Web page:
The patent, entitled "Photodynamic Therapy for Tumors with Localized Delivery," secures broad protection for new systems and methods for reversing hypoxia in therapy-resistant tumors and for delivering combination therapy to peripheral tumors, specifically lung cancer.

The accuracy of the drug/device system is designed to reduce, if not eliminate, the systemic toxicity and side effects associated with traditional chemotherapy and radiation treatment.

The precision therapy technology incorporates direct visualization and local/regional drug infusion with photodynamic radiation and real-time treatment analytics to offer the clinician an objective, evidence-based approach to targeted radiation oncology.

"Treatment of peripheral lung tumors is growing more relevant given the increased burden of cases as lung cancer screening becomes mainstream," said Gordon H. Downie, MD, PhD, FCCP, a Pulmonologist at Northeast Texas Interventional Medicine, and a clinical adviser to Sanovas.

"We want to avoid ‘snake oil’ promises for alternative oncologic agents, but peripheral PDT with local/regional assessment and drug-treatment delivery appears to adequately address all of these concerns," said Dr. Downie.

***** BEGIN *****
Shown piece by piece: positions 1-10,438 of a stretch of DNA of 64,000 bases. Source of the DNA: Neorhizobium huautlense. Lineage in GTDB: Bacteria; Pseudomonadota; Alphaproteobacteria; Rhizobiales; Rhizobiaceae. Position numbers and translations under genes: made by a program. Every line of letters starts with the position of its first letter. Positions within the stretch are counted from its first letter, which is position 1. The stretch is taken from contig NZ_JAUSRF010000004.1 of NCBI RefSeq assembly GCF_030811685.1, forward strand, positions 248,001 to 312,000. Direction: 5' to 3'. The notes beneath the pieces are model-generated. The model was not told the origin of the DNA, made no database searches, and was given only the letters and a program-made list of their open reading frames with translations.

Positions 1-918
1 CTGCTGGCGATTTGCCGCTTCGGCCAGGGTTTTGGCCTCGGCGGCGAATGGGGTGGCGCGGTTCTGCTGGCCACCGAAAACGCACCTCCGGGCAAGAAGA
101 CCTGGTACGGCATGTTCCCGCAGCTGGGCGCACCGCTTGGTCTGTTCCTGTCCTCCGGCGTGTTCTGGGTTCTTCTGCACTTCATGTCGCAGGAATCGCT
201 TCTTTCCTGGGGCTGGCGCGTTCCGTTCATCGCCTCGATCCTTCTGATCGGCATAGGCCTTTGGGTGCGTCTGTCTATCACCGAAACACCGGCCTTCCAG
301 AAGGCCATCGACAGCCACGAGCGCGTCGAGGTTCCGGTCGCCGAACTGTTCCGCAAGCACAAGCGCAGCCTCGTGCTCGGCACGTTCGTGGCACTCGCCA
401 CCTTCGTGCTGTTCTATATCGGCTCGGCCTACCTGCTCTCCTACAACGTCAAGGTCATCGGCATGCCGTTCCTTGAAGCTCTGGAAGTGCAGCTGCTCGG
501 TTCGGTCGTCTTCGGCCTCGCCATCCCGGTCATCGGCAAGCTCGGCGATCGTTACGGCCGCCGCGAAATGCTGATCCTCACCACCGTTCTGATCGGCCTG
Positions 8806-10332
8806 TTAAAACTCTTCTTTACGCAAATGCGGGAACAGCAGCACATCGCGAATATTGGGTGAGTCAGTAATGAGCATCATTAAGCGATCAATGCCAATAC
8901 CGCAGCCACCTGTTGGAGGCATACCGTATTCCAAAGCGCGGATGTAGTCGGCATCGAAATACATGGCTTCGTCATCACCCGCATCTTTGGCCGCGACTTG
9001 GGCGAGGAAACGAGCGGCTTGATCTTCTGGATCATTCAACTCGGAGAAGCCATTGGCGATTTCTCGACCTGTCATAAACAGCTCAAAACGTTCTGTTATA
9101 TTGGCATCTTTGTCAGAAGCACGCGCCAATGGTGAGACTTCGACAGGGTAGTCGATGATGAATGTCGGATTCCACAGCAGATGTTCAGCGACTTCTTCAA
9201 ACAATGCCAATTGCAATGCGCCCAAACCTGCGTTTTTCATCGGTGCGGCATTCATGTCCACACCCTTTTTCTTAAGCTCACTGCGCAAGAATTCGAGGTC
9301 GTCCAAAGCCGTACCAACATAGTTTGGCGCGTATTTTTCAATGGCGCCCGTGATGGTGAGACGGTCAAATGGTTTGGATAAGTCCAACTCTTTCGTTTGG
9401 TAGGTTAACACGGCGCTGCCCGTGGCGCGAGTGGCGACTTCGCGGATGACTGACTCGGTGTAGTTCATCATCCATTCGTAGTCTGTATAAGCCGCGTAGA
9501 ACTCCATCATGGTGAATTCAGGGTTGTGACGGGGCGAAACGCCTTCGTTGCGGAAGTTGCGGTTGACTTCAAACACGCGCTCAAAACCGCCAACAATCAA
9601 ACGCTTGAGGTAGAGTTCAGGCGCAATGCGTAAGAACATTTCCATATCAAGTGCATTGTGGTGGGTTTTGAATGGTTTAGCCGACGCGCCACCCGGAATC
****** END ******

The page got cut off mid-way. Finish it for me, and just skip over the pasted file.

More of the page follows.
"One of the most common problems encountered during radiation therapy of malignant tumors is that the tumor cells become deficient in oxygen – a condition referred to as hypoxia," explained Dr. Downie. "It looks promising that this system addresses the hypoxia dilemma. As a long-time proponent of using PDT technology to address peripheral lung tumors, I am truly excited by the potential this approach could lead to, and I look forward to seeing clinical research to confirm the promise this patent suggests."

"There is a significant unmet clinical need for a method of treating hypoxic malignant tumors that is capable of delivering an oxygenating agent directly to target tumor tissue within a bodily cavity in order to achieve more precise and efficient oxygenation of the target tumor site, as well as to avoid exposing the surrounding healthy tissue to potentially damaging chemical agents," said Larry Gerrans, the Inventor, Founder, President and CEO of Sanovas.